The essence of what Schwartz and Katie both taught was not all that different: “Don’t believe your own thoughts.”
The underlying message, for better or worse: “Disregard your own guiding principles. Obey my directions regardless of your own thoughts, feelings, and values. And this will lead you to freedom.”
I’d known about the commune since as long as I can remember. It was never a secret in my family. But the truth? That was a secret that had never been spoken, at least not to me.
As the words fell out of my mother’s mouth the tears began to come, and with them so did the full truth.
After my mother was done sharing I called my most trusted friend to process what I’d just come to realize.
The emotion rushed through immediately. I broke into tears and I felt the pain of a truth I now realize I’d known my whole life – through the felt experience of my body but never in my conscious mind. I knew in that instant the middle name I’d been given at birth was no longer mine.
Schwartz was a master builder. He worked wonders, but as it turned out, they were not the kind of wonders you or I would wish on any other human being.
If anyone ever thought that perhaps they were not the only person who’d experienced a certain darkness with him in private they certainly didn’t speak about it publicly for fear of revealing what they’d been manipulated to believe were their utterly unique deep, dark sins – forgivable only through a man who had given himself the devastating occupation of standing in for God.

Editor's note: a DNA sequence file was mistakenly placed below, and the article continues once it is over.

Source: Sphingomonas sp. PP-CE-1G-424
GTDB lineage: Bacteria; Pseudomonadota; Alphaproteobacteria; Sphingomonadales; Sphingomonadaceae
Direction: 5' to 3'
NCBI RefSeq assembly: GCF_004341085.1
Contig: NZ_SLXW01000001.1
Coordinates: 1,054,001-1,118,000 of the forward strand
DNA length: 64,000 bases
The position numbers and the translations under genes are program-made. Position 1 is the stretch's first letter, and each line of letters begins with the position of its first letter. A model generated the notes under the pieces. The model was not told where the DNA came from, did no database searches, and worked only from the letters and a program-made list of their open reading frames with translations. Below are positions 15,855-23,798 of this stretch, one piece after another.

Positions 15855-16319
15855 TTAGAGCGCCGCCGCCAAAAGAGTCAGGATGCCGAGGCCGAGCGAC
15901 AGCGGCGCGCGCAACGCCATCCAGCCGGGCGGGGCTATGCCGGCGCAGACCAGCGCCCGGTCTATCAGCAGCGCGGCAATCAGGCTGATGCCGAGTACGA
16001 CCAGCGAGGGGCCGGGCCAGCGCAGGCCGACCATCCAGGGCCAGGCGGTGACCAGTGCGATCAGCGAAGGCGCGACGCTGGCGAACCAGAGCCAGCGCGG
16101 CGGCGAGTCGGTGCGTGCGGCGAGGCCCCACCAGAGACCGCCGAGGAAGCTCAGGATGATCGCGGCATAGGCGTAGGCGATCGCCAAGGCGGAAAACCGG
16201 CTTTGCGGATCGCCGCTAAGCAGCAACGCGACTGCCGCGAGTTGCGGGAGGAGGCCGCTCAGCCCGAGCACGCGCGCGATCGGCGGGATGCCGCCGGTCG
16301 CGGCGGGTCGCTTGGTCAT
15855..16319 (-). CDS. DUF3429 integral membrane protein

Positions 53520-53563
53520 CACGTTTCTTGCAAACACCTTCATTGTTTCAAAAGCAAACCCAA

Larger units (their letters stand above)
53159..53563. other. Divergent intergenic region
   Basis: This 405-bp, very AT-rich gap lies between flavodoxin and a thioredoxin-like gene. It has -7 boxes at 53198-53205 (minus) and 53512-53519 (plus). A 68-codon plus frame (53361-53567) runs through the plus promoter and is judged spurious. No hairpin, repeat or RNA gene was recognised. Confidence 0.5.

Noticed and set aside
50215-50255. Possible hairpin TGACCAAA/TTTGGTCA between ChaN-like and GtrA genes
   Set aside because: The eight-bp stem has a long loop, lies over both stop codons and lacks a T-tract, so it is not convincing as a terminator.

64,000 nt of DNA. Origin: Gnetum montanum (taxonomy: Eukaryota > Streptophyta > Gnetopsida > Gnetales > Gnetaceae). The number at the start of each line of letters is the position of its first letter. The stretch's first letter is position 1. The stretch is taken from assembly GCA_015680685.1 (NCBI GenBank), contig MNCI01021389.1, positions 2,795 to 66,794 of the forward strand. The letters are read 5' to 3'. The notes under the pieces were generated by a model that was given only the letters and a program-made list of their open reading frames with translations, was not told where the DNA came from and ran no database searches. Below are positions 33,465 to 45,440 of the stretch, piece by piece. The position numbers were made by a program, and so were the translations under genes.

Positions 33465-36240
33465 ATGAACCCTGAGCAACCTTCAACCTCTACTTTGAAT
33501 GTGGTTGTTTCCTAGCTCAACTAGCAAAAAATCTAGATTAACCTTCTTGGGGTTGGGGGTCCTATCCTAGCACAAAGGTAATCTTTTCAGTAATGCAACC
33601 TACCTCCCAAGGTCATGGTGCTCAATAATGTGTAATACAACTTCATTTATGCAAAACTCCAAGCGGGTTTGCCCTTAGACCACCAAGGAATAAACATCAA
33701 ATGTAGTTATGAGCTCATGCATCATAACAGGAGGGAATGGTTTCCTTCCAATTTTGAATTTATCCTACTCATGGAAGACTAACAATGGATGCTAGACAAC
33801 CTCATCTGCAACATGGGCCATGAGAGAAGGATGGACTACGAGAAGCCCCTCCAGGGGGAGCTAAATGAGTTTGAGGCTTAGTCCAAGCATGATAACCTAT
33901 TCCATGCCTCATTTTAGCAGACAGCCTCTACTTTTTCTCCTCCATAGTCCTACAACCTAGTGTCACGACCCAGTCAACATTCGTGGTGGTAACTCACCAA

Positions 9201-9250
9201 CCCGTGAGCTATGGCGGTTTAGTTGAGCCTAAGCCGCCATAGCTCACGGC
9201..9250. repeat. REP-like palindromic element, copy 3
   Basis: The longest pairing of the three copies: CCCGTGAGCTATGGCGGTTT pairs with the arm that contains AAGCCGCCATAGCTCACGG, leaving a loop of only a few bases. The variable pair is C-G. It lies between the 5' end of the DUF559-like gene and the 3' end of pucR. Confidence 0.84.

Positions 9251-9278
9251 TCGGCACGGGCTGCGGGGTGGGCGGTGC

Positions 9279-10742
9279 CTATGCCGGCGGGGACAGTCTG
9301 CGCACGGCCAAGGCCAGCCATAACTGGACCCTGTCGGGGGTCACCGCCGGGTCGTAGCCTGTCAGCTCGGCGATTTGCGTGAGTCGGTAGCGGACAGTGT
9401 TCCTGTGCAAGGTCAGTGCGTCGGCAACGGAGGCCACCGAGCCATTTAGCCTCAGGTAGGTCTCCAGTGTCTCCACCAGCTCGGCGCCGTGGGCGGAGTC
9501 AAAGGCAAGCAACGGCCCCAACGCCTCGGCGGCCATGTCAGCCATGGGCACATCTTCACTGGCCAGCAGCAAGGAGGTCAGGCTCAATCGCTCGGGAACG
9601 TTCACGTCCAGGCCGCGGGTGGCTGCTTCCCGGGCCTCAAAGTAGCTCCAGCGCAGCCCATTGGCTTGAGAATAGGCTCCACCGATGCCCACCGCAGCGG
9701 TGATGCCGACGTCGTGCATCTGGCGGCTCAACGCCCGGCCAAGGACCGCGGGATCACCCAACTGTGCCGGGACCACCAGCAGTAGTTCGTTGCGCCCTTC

In the lexicon of Herbert Schwartz, if you could be forgiven by him for replicating – with him – the darkest and most shameful things you’d ever thought and done, then so would God. Schwartz taught that this would bring forgiveness and salvation, for which the members had ransomed their very existence to attain at any cost.
Over the years Schwartz implemented and executed a masterful strategy that simultaneously kept the community together – yet utterly separate and divided from one another.
Not until more than a half-decade after his death did people come to realize the full impact he’d had upon this community of seekers.